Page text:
Archie, I think the fascination with carbon fibers is the environmental factor. However, the steel folks argue that the front end of the carbon fiber process eats up considerable energy -- plus, they argue that steel is very easy to recycle.
Why the fascination of carbon fibres. The same techniques can be used with glass fibres which are cheaper. This can create as light structures which are, admittedly, less stiff but no less strong. The main importance is correct fibre orientation and high fibre density, i.e. squeezing out the resin. The same techniques can be applied to glass as carbon.
The high fibre density is cheaper in materials, lighter and less brittle.
Rapid curing is generally a result of using an appropriate resin - plus the use of heat. The advantage of applying heat is that a slower mix can be used but rapid curing applied once the shell or component is fully laid up. The safest method would be to use hot water. Possibly a water jacket could be applied using the water to squeeze the shells to get high compaction and then the cold water could be run out and hot water inserted to accelerate the cure.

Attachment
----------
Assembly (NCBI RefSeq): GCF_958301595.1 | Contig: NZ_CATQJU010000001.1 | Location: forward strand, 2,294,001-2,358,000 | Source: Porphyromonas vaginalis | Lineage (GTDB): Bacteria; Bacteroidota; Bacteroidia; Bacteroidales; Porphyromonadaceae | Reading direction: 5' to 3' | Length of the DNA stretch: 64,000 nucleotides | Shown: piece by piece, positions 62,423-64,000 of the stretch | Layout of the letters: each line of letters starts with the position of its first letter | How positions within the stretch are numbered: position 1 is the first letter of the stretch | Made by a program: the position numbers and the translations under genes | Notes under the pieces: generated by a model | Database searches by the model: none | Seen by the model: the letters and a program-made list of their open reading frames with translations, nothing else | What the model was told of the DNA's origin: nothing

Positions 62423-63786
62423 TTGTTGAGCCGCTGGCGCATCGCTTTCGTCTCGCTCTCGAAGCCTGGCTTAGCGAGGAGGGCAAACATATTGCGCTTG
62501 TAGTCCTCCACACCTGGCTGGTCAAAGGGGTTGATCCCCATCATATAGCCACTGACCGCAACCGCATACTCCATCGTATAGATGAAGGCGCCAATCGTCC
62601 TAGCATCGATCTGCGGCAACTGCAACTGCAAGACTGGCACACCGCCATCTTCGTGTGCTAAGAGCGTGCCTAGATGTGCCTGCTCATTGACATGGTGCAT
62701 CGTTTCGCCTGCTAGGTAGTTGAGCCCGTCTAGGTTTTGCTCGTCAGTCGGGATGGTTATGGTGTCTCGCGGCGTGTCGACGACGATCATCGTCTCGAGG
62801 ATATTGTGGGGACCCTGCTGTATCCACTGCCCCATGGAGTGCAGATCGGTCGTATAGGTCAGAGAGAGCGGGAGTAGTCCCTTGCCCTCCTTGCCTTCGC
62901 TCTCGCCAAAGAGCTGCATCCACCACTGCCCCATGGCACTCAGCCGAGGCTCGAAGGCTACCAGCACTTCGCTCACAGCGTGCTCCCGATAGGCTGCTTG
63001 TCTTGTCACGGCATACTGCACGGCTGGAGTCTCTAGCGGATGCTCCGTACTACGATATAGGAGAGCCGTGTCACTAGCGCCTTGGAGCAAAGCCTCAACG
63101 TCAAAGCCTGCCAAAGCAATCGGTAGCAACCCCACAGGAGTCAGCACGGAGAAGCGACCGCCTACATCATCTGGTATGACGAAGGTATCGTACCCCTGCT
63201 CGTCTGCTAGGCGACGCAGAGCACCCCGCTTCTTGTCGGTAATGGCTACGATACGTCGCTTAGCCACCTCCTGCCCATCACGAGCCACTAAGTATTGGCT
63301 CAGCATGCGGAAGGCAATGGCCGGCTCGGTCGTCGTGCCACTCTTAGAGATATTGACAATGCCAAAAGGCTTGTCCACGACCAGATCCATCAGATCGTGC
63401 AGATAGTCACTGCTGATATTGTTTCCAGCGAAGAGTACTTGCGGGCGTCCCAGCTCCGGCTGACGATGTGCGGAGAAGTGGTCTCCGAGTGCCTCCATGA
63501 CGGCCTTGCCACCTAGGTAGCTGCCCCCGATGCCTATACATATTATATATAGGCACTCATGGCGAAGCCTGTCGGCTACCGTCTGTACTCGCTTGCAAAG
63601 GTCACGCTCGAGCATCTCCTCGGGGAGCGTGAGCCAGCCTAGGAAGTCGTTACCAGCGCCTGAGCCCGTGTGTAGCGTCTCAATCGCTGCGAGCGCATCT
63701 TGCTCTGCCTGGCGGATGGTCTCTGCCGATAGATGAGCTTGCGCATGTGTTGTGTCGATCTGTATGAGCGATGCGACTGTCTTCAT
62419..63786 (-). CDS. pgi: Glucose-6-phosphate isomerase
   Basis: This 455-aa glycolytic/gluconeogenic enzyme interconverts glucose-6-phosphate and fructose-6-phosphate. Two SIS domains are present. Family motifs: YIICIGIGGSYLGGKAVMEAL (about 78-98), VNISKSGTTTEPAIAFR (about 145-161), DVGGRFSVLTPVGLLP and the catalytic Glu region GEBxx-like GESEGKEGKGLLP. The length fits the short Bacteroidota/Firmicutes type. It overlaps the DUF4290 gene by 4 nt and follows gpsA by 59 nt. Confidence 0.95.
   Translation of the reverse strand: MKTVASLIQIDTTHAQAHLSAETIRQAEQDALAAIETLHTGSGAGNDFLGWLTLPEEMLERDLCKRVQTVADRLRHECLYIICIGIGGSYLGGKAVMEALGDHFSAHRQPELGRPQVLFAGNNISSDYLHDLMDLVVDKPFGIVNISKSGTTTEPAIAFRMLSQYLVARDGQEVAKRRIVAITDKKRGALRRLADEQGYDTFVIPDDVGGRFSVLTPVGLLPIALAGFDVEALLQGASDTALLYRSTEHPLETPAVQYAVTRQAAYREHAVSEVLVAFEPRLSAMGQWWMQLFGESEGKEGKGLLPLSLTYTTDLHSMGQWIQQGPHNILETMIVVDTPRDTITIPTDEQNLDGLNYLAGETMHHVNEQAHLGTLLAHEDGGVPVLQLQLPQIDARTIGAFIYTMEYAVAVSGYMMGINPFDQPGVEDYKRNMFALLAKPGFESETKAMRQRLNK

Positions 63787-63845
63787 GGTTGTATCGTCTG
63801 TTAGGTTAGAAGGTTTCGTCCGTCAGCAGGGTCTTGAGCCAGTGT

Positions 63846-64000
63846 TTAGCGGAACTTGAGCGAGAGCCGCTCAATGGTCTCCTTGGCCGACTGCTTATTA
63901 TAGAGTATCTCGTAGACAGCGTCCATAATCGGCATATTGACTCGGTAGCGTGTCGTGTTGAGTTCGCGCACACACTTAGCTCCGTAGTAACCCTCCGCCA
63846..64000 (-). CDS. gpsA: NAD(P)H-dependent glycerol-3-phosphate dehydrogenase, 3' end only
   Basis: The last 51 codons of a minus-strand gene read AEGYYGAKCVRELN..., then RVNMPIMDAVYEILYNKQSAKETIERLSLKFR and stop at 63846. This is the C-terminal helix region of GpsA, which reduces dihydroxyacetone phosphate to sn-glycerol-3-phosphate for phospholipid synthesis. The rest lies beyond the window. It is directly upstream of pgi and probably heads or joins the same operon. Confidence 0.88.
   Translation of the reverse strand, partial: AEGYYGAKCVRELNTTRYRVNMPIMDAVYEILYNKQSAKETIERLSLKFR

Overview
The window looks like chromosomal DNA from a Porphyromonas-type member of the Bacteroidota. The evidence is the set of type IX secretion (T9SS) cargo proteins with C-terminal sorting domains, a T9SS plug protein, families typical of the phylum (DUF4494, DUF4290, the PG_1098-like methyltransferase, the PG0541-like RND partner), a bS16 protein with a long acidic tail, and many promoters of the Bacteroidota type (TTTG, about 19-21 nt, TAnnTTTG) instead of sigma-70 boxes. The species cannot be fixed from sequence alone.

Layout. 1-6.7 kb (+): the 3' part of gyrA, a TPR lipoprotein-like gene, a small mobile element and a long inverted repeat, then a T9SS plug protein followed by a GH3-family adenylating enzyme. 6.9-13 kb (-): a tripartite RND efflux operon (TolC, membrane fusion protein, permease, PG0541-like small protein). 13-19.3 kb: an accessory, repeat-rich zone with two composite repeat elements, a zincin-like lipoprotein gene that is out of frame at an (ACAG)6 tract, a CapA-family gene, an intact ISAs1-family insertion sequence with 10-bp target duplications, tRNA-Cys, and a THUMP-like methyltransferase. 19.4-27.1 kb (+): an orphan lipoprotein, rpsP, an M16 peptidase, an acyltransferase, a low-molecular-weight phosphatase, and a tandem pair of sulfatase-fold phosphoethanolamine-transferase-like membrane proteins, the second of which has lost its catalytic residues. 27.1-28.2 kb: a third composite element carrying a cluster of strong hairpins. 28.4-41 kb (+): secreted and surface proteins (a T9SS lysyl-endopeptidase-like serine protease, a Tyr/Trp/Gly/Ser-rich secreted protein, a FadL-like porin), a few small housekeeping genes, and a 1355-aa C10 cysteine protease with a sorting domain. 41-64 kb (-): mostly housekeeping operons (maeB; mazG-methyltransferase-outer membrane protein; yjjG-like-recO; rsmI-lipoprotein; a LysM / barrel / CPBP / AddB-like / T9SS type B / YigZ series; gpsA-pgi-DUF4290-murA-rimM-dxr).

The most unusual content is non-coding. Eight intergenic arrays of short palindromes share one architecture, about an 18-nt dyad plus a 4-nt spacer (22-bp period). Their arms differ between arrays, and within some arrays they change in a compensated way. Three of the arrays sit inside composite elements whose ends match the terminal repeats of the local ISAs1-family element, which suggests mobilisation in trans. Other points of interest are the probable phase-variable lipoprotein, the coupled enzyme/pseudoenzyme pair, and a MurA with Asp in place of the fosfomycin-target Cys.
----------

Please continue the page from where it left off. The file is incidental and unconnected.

@Ann: Titanium is not expected to play a big role in automotive lightweighting, but magnesium is. The Department of Energy's Vehicle Technologies Program forecasts that magnesium will make up 12% of a vehicle's weight by 2035 (compared to <1% today). They have been doing a lot of work on magnesium casting techniques. This would make a good topic for a future article.
This seems like an interesting element in the "lightweighting" game. As ratkinsonjr points out, sometimes a process development is needed before materials become cost effective. Who knows, perhaps converting automatic knitting machines to make cloth "shapes" for the automotive industry is the sort of cross-pollination of technologies that could make carbon fiber cost effective as a solution. Glad to see a consortium working on this. Thanks for the story.
Some humanoid walking robots are also good at running, balancing, and coordinated movements in group settings. Several of our sports robots have won regional or worldwide acclaim in the RoboCup soccer World Cup, or FIRST Robotics competitions. Others include the world's first hockey-playing robot and a trash-talking Scrabble player.
The DDV-IP is a two-wheeled self-balancing robot that can deliver cold beverages to thirsty folks on hot summer days. A wireless RF remote enables manual control of the device beyond the act of self-balancing. All of the features of the DDV-IP result in an effective delivery vehicle while providing entertainment to the user.
Eric Doster of iFixit talks about the most surprising aspect of the Microsoft Surface Pro 3 teardown. In a presentation at Medical Design & Manufacturing Midwest, iFixit gave the Surface Pro 3 a score of one (out of a possible 10) for repairability.